Recipe: St. Anselm’s Buttermilk Biscuits

Your next breakfast just got way better.

The best buttermilk biscuits in the area right now come from a surprising place: St. Anselm, the cool-kid steakhouse near Union Market (and now also: your oven). Flaky, sprinkled with crunchy shards of Maldon salt, and very, very buttery, they’re fashioned from an easy-to-make dough that freezes beautifully. We can’t imagine a happier thing to wake up to. Or as chef Marjorie Meek-Bradley puts it: “If you bake someone biscuits for breakfast, you’re basically saying, ‘I love you.’ ”


  • Preheat oven to 350 degrees.
  • In a large bowl, mix the dry ingredients and freeze for at least 1 hour. Mix in the butter and freeze for another 30 minutes. In the bowl of a stand mixer fitted with a dough hook and set at medium speed, add in the buttermilk and mix until incorporated.
  • Turn the dough onto a lightly floured work surface. Mold the dough into a 1-inch-thick rectangle. Fold in thirds and, using a rolling pin, flatten into another inch-thick rectangle. Repeat the folding and flattening three more times. Roll the dough to a half inch thick. Cut into 2½-inch squares. Freeze or, if making them to serve right away, place the biscuits on a parchment-lined baking sheet and bake for 11 minutes; rotate the pan and bake 11 minutes more. Brush the tops with melted butter and sprinkle with Maldon salt.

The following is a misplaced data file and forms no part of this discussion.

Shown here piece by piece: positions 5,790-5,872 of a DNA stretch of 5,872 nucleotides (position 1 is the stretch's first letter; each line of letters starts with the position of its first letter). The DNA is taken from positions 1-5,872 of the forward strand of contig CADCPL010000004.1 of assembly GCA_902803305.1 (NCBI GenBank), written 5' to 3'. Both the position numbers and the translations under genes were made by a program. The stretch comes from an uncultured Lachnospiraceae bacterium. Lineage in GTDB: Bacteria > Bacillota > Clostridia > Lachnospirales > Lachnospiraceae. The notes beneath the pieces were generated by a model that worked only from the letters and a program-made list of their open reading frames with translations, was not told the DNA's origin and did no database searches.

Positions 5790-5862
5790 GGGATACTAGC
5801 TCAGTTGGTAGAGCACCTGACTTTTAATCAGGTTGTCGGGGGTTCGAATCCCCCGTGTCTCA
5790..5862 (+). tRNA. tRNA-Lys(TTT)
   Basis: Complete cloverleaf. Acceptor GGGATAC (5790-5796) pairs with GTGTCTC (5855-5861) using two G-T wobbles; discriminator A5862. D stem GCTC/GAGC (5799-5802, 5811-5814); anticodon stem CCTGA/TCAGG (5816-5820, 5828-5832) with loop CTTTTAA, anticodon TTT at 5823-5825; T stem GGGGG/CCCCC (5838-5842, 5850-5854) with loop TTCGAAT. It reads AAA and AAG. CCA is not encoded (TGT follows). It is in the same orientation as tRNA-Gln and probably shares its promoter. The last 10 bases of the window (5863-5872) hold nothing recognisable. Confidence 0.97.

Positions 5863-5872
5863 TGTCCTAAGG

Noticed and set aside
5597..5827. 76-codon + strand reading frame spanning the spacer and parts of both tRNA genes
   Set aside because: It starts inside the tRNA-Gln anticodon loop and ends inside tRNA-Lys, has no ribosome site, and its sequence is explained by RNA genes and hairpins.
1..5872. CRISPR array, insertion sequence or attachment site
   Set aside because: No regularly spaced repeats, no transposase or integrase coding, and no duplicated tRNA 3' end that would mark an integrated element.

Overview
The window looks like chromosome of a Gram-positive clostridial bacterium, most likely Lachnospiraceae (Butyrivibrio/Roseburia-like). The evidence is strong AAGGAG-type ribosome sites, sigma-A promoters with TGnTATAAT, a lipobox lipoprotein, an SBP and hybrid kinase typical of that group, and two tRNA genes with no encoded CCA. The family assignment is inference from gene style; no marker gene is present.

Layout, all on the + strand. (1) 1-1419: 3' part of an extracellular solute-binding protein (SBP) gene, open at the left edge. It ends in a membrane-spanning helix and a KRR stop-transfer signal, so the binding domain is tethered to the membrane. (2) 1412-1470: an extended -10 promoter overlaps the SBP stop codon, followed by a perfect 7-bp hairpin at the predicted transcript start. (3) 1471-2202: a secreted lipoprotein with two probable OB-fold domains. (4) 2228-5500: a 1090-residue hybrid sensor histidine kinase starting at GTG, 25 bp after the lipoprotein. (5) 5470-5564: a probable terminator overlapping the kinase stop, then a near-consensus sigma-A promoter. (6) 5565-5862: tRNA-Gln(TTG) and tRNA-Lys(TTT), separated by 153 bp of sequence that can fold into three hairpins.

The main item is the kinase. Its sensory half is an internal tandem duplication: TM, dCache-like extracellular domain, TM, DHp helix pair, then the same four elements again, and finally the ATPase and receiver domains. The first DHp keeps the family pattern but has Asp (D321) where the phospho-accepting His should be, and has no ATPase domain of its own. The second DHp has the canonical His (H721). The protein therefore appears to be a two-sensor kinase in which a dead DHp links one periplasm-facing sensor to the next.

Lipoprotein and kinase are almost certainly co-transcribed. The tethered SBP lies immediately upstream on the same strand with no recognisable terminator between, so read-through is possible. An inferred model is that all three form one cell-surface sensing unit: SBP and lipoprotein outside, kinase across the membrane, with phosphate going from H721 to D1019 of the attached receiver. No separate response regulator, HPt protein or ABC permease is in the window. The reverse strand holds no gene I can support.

Makes 24 biscuits:

  • 1 1/4 pounds unsalted butter, frozen and either grated or cut into small pieces
  • 5 cups flour, plus more for dusting your work surface
  • 2 tablespoons plus 2 teaspoons baking powder
  • 1 tablespoon kosher salt
  • 1 tablespoon sugar
  • 2 cups buttermilk, kept very cold
  • 1/4 pound butter, melted, for brushing
  • Maldon salt, as needed

This article appears in the November 2019 issue of Washingtonian.

Ann Limpert
Executive Food Editor/Critic

Ann Limpert joined Washingtonian in late 2003. She was previously an editorial assistant at Entertainment Weekly and a cook in New York restaurant kitchens, and she is a graduate of the Institute of Culinary Education. She lives in Logan Circle.